1999 Winner - Dr. Alexander T. Davidson
Al Davidson awarded the 1999 Massey Medal
AL DAVIDSON IS METHODICAL. Drinking green tea at his kitchen table in Nepean, Ont., the 73-year-old
geographer works his way, job by job, down his resumé.
The exercise is like running several trips across Canada, with stops at the
sites of many of the most contentious environmental issues the country has faced
in the past few decades: development in Banff, low-level þying in Labrador,
Great Lakes pollution, water diversion to the United States, northern mineral
exploration, migratory bird populations. Davidson helped negotiate the Þrst
international Great Lakes agreement; launched the Canada Land Inventory, a rating
of land suitability for agriculture, forestry and recreation, and other uses;
and helped develop plans for 12 new national parks. "All that took a geographical
outlook," he says. "Not to look at them just from a biological, or
physical, or chemical, or social point of view, but to bring them all together."
It is for this broad outlook, and for his ability to apply sound geographic
principles to an array of Canadian land and water issues that Davidson has earned
The Royal Canadian Geographical Society’s 1999 Massey Medal. During his
35-year career, Davidson held such positions as chief of resources for the federal
Department of Northern Affairs, and assistant deputy minister in a succession
of posts: provincially, of natural resources in Saskatchewan, and federally,
of rural development; water; policy, planning and research for Environment Canada;
and Parks Canada.
"Al has been a champion," says Fred Roots, a geologist and science
adviser emeritus with Environment Canada. "He’s always promoted sensible
priorities in terms of geographic studies." Roots says it was due to Davidson’s
open mind and persistence that the federal government began studying glaciers
in the 1960s — an enormous but previously overlooked part of Canada’s geography. "He’s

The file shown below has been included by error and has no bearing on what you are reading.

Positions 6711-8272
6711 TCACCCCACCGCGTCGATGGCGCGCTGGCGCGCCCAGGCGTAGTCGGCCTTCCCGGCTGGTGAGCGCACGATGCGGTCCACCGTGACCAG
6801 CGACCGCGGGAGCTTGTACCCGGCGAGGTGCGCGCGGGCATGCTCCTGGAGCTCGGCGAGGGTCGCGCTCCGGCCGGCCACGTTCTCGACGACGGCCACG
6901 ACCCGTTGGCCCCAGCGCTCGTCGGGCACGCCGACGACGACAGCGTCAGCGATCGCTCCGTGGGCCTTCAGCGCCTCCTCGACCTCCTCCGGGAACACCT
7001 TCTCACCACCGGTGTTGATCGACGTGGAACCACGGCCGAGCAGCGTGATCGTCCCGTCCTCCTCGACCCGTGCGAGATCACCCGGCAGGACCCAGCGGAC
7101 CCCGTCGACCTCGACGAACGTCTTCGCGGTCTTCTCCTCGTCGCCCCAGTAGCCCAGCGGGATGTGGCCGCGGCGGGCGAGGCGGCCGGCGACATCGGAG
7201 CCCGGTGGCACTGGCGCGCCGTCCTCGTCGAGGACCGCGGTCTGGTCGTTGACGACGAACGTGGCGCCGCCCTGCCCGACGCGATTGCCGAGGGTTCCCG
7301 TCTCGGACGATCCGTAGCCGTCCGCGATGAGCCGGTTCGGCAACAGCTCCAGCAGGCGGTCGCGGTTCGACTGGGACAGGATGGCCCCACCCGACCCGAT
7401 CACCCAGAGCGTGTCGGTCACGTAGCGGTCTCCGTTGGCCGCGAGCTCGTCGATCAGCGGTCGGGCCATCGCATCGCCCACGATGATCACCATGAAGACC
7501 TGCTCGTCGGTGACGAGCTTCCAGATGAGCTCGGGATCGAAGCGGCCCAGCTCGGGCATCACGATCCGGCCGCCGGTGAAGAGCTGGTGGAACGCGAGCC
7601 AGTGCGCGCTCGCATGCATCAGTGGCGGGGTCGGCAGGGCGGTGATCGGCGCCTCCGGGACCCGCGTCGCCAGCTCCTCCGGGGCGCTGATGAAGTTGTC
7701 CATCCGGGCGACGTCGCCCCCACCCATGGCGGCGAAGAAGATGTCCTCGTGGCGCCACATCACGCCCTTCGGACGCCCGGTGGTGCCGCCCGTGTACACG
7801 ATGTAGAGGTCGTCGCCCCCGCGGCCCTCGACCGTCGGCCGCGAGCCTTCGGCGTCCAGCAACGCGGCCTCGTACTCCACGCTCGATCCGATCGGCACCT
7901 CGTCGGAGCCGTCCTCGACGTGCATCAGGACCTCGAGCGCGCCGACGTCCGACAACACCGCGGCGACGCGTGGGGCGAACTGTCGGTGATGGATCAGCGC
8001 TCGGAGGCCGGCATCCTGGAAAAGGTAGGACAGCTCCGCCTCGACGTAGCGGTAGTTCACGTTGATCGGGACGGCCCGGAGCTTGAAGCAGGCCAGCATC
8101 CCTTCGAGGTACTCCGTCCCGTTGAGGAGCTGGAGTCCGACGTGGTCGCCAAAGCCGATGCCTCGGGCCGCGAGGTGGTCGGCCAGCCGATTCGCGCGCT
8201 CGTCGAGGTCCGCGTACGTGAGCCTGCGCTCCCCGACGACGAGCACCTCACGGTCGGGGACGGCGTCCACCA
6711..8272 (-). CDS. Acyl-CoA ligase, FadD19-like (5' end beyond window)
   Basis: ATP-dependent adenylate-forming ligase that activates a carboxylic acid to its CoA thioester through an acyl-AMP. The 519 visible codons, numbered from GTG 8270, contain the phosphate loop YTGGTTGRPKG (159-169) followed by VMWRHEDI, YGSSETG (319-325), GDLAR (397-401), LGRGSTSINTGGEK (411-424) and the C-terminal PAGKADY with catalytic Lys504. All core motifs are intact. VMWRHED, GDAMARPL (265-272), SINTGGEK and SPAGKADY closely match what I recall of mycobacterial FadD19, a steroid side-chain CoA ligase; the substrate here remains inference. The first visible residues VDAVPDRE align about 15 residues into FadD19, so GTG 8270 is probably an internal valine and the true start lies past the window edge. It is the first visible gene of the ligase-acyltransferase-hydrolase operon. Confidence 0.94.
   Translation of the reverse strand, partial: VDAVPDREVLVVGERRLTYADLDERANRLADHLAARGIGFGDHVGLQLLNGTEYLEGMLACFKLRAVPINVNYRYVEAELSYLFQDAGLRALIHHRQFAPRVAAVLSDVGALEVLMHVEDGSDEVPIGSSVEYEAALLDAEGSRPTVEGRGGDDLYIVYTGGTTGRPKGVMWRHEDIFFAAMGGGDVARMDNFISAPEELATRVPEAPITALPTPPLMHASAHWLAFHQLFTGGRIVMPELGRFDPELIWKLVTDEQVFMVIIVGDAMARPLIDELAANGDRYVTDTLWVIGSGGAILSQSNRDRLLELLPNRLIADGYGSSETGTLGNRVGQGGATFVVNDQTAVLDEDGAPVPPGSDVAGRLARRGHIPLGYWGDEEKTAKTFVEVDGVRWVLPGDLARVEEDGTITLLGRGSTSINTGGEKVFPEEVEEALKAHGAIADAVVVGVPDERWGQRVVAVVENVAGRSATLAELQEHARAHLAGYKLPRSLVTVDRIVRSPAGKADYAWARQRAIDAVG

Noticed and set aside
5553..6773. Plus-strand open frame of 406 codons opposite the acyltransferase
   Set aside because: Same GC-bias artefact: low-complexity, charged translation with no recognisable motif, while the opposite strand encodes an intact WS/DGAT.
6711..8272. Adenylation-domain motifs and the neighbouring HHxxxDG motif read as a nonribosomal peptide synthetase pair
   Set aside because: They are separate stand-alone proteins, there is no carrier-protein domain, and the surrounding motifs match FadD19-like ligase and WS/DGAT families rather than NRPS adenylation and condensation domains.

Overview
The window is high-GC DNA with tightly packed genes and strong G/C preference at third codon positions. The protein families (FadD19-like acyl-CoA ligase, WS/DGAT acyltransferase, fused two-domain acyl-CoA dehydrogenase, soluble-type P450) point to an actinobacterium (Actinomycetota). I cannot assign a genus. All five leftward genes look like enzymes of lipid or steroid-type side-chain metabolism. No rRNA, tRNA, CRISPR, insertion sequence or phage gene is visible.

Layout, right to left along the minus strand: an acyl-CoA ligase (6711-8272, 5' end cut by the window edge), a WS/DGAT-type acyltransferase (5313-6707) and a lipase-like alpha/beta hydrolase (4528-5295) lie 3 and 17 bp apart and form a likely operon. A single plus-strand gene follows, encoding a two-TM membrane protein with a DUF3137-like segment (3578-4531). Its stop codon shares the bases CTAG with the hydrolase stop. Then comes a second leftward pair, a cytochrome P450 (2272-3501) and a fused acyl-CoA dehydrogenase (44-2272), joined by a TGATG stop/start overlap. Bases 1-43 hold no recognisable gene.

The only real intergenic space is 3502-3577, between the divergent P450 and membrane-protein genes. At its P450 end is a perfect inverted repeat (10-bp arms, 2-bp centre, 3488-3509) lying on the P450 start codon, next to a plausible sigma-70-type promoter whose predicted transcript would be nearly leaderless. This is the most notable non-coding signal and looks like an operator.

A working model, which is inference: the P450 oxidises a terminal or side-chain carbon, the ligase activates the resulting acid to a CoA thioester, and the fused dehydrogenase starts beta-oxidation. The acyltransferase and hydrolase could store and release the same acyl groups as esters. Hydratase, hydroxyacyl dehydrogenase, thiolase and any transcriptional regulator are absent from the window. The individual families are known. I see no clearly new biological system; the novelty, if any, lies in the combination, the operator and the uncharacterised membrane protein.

the one who carried the battle."
Davidson embarked on his career expecting battles. The son of a prospector,
he grew up in the wilds of north-western Ontario and developed an intense passion
for the bush. In the late 1940s, while earning his B.A. at Queen’s University,
he began reading articles that foretold the decline of Canada’s forests
due to overlogging. He was troubled. Conservation work was calling. He earned
a master’s degree in geography at the University of Toronto, and began
his career under looming threats
of disappearing resources and endangered species.
At every turn since then, Davidson has juggled opposing interests: agriculture
versus forestry, preservation of parkland versus tourism. He has also served,
among other roles, as president of the RCGS and the Canadian Association of Geographers,
as well as a member of the Canadian Committee on Ecological Areas and chair of
the federal panel on low-level þying in Labrador. Geography, he says, is
a tool well-suited to complex situations. "Geographers are not experts in
any one thing. It sounds damning, but by their lack of focus, they’re useful." He
smiles. There is another way to put it: "Their problem is they’re
all over the place."
In Davidson’s case, being "all over the place" has not been
a problem at all.
— Anita Lahey